Author(s): LimaRamos V, PachecoFigueiredo L, Costa S, Pardal F, Silva A,
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Abstract TP53 is a key tumor suppressor gene that encodes a transcriptional factor involved in several cellular mechanisms, including growth arrest, DNA repair, and induction of apoptosis. In addition to TP53 gene mutations, a common polymorphism, Arg72Pro, has been involved in the carcinogenesis process. The Pro72 variant has been associated with a slower induction of apoptosis and may influence the risk of cancer development. The role of Arg72Pro polymorphism in glioma susceptibility is poorly characterized. With the objective of analyzing the role of the TP53 Arg72Pro polymorphism in glioma risk, overall survival, and patient therapy response in a Portuguese population, we conducted a retrospective case-control study, including 171 patients with gliomas and 526 cancer-free individuals. The Arg72Pro genotype was assessed by the polymerase chain reaction-restriction fragment length polymorphism technique. No statistically significant differences were observed in the genotypic and allelic frequencies between glioma and control groups, and no statistically significant differences were observed with stratification of gliomas into distinct histological subtypes: astrocytic (n = 115), glioblastoma (n = 75), and oligodendroglial (n = 54) tumors. No significant association was observed between TP53 Arg72Pro and patient overall survival, but Kaplan-Meier analysis of glioma patients harboring the Pro72 allele showed a significantly longer survival with adjuvant therapy. In this first assessment of the role of TP53 Arg72Pro polymorphism in a large series of Portuguese glioma tumors, no association was observed with glioma susceptibility or overall survival, except for patients submitted to adjuvant therapy.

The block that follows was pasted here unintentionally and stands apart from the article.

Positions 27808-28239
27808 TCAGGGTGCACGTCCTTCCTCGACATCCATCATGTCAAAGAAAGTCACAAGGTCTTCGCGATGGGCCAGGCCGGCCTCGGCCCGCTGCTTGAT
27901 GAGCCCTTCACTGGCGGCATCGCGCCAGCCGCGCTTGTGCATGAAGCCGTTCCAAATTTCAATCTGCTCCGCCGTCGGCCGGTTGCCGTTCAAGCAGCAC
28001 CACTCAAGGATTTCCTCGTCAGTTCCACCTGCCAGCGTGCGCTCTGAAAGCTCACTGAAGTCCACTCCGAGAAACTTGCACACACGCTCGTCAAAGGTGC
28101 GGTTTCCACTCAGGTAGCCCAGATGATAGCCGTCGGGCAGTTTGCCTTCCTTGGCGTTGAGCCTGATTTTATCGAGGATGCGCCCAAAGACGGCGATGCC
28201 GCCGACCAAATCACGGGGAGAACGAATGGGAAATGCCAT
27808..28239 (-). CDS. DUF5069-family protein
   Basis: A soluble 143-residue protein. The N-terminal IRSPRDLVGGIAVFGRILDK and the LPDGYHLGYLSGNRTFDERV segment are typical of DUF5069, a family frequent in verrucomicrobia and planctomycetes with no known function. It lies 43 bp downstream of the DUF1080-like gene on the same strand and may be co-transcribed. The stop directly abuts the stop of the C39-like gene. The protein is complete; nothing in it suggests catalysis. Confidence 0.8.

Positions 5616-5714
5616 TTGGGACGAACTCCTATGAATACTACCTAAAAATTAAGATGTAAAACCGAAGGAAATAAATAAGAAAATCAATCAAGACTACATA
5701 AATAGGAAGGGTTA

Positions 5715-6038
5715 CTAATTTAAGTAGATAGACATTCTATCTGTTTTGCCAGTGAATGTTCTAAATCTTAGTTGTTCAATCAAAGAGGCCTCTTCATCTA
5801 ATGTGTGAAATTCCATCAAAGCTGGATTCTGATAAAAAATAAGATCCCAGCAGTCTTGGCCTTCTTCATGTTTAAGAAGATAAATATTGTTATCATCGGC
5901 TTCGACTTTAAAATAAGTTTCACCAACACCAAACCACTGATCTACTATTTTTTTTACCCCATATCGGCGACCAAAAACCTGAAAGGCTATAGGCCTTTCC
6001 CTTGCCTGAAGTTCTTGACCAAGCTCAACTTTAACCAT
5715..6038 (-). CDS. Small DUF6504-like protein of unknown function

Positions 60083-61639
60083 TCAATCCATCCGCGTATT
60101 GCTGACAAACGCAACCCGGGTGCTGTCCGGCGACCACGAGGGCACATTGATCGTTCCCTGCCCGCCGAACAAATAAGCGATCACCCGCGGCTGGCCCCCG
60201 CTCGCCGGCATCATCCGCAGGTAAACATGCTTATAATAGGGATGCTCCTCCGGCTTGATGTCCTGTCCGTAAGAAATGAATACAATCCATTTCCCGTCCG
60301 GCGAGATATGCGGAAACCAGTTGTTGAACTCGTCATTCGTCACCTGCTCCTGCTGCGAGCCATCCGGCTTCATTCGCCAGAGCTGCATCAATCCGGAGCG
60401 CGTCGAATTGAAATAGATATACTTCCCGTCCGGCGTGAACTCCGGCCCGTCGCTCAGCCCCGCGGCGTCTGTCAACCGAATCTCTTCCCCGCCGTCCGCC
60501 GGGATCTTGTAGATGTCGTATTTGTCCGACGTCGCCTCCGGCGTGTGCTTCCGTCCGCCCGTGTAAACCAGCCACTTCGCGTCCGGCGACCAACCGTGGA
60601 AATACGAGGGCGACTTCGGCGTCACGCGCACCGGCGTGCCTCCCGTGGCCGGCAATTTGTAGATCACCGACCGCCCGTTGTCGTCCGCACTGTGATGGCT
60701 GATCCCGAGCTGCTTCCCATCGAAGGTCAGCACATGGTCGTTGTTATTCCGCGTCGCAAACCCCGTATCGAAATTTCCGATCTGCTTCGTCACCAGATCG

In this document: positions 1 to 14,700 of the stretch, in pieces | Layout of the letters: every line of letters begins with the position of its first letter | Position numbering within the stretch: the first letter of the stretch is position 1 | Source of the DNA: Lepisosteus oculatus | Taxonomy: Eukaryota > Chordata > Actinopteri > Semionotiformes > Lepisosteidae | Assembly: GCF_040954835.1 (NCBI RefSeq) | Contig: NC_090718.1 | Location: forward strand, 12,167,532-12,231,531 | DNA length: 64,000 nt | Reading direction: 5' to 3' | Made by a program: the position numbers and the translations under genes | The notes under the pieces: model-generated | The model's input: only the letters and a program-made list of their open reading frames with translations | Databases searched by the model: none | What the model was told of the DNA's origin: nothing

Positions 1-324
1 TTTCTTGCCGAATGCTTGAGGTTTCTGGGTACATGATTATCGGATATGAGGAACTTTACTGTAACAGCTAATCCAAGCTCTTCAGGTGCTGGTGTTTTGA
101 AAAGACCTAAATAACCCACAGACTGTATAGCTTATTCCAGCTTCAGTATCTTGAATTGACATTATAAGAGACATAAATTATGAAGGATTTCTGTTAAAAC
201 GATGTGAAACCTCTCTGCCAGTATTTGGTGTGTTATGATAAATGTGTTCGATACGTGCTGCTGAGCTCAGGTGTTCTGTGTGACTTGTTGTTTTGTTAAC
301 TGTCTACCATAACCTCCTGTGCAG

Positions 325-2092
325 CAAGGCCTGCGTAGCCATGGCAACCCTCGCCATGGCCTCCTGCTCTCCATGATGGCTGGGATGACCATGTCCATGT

This article was published in Cancer Genet Cytogenet
and referenced in Journal of Cancer Science & Therapy